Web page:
studying abroad
Getting your research in for your visa and passport status is vital before going to study abroad. Source: AFP

It’s scary enough to think about the prospect of studying abroad in a foreign country. Even more so when there’s a raging pandemic to think about. Will you be safe? Is your family healthy? How do you get to experience the full college experience abroad when contact is limited? So many questions have been raised during this tumultuous year of restrictions and isolation. 

While answers are few and far between, it’s good to know you’re not alone in your struggles. Many students are pondering about the future of their education and career prospects. Several unis are stepping up to the plate to implement safe learning systems. Your dreams of studying abroad need not be put on pause as most universities, especially in Canada, UK and Europe, are still accepting international students. More visa application centres are now open again. Governments too are getting better in handling the pandemic and its impact on students. 

For the challenges that remain, we have helpful suggestion to help you overcome them below: 

Constantly-changing travel restrictions 

While this is the prime concern for those crossing any sort of national borders, many institutions are offering virtual programmes as a temporary solution. This may not be the answer you want. You want to discover which Paris arrondissements with the best croissants, flirt with the cute waiter/waitress at a London bar, absorb the golden sunny vibes of California and all the experiences you see under the #wanderlust hashtag. You will be able too — if not now, then soon.

studying abroad

Always make sure to comply with airport health and safety measures. Source: Ronaldo Schemidt/AFP

Until then, you’ll have to keep updated with all the travel restrictions of the country you plan to be in. Platforms like ICEF Monitor and IDP among the many will help with updated information on visas and passports. If you’re not able to arrive in time for the first semester, it’s most likely you’ll be able to travel by the second semester of the academic year. Many institutions such as the EU Business School, have come up with flexible starting dates with online and on-campus hybrid choices so students are on track to graduate. 

Social distancing

studying abroad

Always practise physical distancing. Source: Mladen Antonov/AFP

Dealing with pandemic-related stress and anxiety has had us all tugging our hair and on wit’s end. We miss our friends, family or colleagues. Luckily, video platforms like Zoom, House Party, FaceTime, and so forth, are free. Though we’re far from our loved ones, they keep us connected to our loved ones. Other ways to beat homesickness is to distract your mind by exercising, eating healthy, and making new connections on campus.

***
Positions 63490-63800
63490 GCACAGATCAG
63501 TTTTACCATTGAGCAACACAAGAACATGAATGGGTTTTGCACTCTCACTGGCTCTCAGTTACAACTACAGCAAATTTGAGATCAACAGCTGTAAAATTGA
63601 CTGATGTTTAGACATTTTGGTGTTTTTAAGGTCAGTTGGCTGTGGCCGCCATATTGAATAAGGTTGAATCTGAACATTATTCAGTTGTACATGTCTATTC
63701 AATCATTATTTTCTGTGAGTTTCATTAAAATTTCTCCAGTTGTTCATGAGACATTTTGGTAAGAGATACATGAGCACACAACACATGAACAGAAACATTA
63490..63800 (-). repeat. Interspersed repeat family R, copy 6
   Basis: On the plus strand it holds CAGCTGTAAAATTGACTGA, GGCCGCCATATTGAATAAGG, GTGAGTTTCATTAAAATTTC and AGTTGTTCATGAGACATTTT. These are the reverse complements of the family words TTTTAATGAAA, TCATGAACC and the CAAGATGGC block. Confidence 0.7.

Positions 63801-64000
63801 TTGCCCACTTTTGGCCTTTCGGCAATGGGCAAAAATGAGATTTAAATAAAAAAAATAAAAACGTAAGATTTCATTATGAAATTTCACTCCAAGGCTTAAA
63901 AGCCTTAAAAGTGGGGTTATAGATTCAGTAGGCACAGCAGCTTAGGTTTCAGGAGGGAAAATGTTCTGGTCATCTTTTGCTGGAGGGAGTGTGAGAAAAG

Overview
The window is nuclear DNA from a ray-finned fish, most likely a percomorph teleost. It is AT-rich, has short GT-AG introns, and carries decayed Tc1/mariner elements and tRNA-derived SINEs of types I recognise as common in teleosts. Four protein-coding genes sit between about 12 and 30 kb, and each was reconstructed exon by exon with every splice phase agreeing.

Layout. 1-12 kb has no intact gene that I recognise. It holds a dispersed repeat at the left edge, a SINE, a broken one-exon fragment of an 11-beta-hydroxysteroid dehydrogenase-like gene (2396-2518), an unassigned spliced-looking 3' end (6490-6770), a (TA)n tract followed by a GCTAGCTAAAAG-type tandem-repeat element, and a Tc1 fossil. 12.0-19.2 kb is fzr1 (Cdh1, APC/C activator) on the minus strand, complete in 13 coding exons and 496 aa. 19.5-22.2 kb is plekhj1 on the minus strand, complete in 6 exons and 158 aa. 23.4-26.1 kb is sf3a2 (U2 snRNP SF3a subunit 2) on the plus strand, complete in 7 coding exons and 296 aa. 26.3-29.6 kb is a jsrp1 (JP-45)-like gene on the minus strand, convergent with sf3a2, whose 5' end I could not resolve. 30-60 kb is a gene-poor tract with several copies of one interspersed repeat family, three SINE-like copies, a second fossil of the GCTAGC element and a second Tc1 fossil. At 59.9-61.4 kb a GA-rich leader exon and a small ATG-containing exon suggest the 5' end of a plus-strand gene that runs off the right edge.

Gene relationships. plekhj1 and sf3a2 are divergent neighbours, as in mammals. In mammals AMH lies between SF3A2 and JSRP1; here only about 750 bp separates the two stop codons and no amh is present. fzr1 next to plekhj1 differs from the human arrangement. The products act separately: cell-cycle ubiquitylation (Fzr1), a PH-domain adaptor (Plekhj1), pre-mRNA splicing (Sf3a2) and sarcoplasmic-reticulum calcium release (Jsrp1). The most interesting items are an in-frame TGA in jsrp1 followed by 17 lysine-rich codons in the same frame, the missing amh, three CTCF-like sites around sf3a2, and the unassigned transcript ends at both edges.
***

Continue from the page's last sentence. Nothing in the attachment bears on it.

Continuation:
Student visa applications

Many visa application centres stopped operations during the peak of this pandemic. As things get better — with a vaccine on its way — many have since reopened … with a backlog of cases. As application processes can take up to three months, it’s best to apply well in advance. Plus, you’ve had ample time during lockdown periods to plan (we hope!). 

A lot of information about visa services is normally found on embassy websites or through third-party contractors like this. If you have any doubts, get in touch with your school, they are there with dedicated departments to support students throughout this whole process of studying abroad. 

studying abroad

Universities should be able to help provide as much information as they can on the updated regulations and process for applications. Source: Ozan Kose/AFP

Accommodation and healthcare prep

Guys, this is super important. Anyone going abroad to study must have health insurance and accommodation. For first-years, staying in shared halls or university-owned places is the best way to settle in and meet new people. Always check if the institution has suitable health and safety policies before you make any decisions. 

Alternatively, you might like riding solo. If that gives you better peace of mind, then you should choose what makes you feel most comfortable. Whichever you choose, your uni should be able to give you helpful information for your research beforehand. 

With healthcare, although not always the case, most European students are usually covered for emergency treatment. Always make sure to check country-specific rules, and always check if you need to have a PCR test for COVID-19 before or after arrival on your campus abroad. Finally, checking the health and safety policies at your school is a must as you need to know if they are able to give you support should you find yourself ill. 

COVID-19 contingency plans

The vaccine for COVID-19 is on its way out to the world, as we adapt to the “new normal.” Source: Piero Cruciatti/AFP

Before finalising any decisions for studying abroad, spend time learning the specifics of how your course will be taught. Most unis are organising hybrid schedules that mixes face-to-face teaching and online classes, and several have contingency plans in case governments introduce new regulations. However, you still want the dynamic teaching structure that will provide you with an engaging educational experience, be it online or on-campus. If your course is unable to provide this, you’ll need to have a gameplan of how long you can sustain this, financially and mentally. It’s better to plan this with your parents in your home country, than to scramble something together at the last minute in a country you’re unfamiliar with.